Plantsville in Hartford County, Connecticut — The American Northeast (New England)
Washington – Rochambeau Revolutionary Route
French General Jean Baptiste Donatien de Vimeur, comte de Rochambeau, and thousands of French ground and naval forces arrived in Newport in July of 1780 to assist the Americans in the War for Independence. After wintering in Newport, Rochambeau's troops marched through Connecticut to join General George Washington's Continental Army just over the New York border. The combined forces moved down the eastern seaboard and confronted Lieutenant General Earl Cornwallis and the British army in Yorktown, Virginia. After a prolonged seige, Cornwallis surrendered on October 19, 1781, virtually ending the war and ensuring American independence.
This is one of 12 informative panels that mark the French route south through Connecticut from June 19 to July 2, 1781 and on the return north October 23 to November 9, 1782.
Support from Southington
Southington became a town in 1779 – during the American Revolution. Its first town meetings dealt with supporting the American cause: providing bonuses for residents who enlisted in the Continental Army and arranging for the support of dependents of enlistees.
There were 138 men who served in the military forces during the Revolution out of a town-wide population of only about 1,500. Some Southington residents served as minutemen, committed to arming themselves on short notice to defend against British attacks. They were called to defend both Danbury and New Haven.
After several years of sacrifice and discouraging news, local residents were inspired and encouraged by some 4,700 French troops with artillery and wagon trains marching through town on the way to join General George Washington in what is today White Plains, New York.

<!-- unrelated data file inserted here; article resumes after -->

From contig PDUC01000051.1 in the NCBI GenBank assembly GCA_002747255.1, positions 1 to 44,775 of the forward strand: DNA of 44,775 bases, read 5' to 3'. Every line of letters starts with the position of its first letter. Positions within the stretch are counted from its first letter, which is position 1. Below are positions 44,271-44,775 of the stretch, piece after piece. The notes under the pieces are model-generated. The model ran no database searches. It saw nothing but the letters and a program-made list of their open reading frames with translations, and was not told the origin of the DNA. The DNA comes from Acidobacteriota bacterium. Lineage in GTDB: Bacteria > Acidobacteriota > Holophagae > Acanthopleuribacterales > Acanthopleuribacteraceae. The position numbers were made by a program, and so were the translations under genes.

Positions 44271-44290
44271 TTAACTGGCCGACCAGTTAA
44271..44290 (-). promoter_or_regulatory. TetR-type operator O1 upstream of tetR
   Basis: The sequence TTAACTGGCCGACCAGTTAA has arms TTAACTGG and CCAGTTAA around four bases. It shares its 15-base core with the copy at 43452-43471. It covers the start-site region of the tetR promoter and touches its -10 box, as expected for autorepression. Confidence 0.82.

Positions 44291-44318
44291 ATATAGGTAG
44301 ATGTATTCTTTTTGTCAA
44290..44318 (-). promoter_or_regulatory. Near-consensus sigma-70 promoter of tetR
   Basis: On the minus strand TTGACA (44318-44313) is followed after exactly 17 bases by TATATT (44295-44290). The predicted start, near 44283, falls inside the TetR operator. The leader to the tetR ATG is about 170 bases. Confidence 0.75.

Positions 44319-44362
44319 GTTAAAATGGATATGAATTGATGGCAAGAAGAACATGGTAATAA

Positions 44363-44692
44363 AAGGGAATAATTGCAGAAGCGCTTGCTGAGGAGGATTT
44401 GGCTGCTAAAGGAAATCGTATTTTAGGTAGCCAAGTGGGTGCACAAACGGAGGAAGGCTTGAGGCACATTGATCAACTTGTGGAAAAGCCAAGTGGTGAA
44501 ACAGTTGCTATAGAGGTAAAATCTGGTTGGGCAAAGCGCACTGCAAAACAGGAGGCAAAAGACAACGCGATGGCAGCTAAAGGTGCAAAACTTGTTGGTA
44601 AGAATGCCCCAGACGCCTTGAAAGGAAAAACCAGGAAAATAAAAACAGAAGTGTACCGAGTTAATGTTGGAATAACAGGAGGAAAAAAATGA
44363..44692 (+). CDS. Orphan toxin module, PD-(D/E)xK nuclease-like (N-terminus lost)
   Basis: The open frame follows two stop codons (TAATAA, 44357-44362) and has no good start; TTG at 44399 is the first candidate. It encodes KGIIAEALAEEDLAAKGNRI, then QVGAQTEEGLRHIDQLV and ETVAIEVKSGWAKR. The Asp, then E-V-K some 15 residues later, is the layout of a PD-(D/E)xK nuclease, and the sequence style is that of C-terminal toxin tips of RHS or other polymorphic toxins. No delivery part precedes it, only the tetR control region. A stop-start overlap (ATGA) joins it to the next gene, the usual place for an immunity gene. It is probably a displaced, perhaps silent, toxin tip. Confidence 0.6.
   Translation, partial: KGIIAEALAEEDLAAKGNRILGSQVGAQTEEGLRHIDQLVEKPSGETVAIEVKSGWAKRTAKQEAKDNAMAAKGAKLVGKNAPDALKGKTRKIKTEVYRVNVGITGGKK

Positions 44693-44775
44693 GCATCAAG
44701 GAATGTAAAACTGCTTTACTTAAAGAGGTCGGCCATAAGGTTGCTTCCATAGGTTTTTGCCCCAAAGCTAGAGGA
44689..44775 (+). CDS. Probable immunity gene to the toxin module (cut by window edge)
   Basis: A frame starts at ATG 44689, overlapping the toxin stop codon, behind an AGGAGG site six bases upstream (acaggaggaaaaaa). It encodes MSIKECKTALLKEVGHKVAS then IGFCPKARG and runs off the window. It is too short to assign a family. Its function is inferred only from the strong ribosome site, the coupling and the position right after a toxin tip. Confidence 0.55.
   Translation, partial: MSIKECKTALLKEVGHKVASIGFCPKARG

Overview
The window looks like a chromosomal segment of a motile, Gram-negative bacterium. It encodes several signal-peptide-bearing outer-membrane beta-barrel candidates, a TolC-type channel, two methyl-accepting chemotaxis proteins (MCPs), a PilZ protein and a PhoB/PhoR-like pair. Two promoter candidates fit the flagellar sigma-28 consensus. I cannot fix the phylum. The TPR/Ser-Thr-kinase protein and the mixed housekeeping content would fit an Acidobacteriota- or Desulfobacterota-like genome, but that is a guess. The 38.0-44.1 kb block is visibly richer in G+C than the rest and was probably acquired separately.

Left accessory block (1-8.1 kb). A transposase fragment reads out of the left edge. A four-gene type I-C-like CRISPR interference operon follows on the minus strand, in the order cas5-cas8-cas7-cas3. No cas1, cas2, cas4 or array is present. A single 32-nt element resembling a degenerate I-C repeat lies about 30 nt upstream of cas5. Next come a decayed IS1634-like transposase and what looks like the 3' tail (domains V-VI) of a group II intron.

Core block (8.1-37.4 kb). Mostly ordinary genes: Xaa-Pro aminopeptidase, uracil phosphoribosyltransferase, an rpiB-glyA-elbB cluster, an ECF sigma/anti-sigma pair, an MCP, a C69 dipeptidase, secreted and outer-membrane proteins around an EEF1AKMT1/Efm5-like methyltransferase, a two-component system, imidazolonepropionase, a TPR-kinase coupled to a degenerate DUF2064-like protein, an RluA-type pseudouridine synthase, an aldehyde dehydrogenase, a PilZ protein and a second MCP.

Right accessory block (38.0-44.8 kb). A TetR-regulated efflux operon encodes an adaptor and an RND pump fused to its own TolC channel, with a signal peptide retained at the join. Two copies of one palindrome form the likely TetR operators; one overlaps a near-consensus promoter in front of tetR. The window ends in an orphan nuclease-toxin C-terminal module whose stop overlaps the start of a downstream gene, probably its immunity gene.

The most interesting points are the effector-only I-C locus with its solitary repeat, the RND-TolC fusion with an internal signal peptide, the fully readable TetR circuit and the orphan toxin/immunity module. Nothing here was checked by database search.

Erected 2006 by Southington Rotary Club, Connecticut Commission On Culture & Tourism.
Topics and series. This historical marker is listed in this topic list: War, US Revolutionary. In addition, it is included in the Former U.S. Presidents: #01 George Washington, and the The Washington-Rochambeau Route series lists.
Location. 41° 35.268′ N, 72° 53.344′ W. Marker is in Plantsville, Connecticut, in Hartford County. Marker is at the intersection of Main Street (Connecticut Route 10) and Grove Street, on the left when traveling north on Main Street. Located next to the gazebo on the Plantsville Green. Touch for map. Marker is in this post office area: Plantsville CT 06479, United States of America. Touch for directions.
Other nearby markers. At least 8 other markers are within 2 miles of this Gang Scarpa Shoda (approx. one mile away); Southington World War II (approx. 1.1 miles away); Southington Soldiers Memorial (approx. 1.1 miles away); Southington (approx. 1.1 miles away); Southington Veterans Memorial (approx. 1.1 miles away); Constitution Oak (approx. 1.1 miles away); Forever Honored Forever Mourned (approx. 1.2 miles away); Reverend Zygmunt Woroniecki (approx. 1.2 miles away).
Related marker. Click here for another marker that is related to this marker.
Credits. This page was last revised on January 29, 2021. It was originally submitted on July 30, 2010, by Michael Herrick of Southbury, Connecticut. This page has been viewed 1,214 times since then and 14 times this year. Last updated on January 29, 2021, by Carl Gordon Moore Jr. of North East, Maryland. Photos: 1, 2, 3, 4, 5, 6, 7. submitted on July 30, 2010, by Michael Herrick of Southbury, Connecticut. • J. Makali Bruton was the editor who published this page.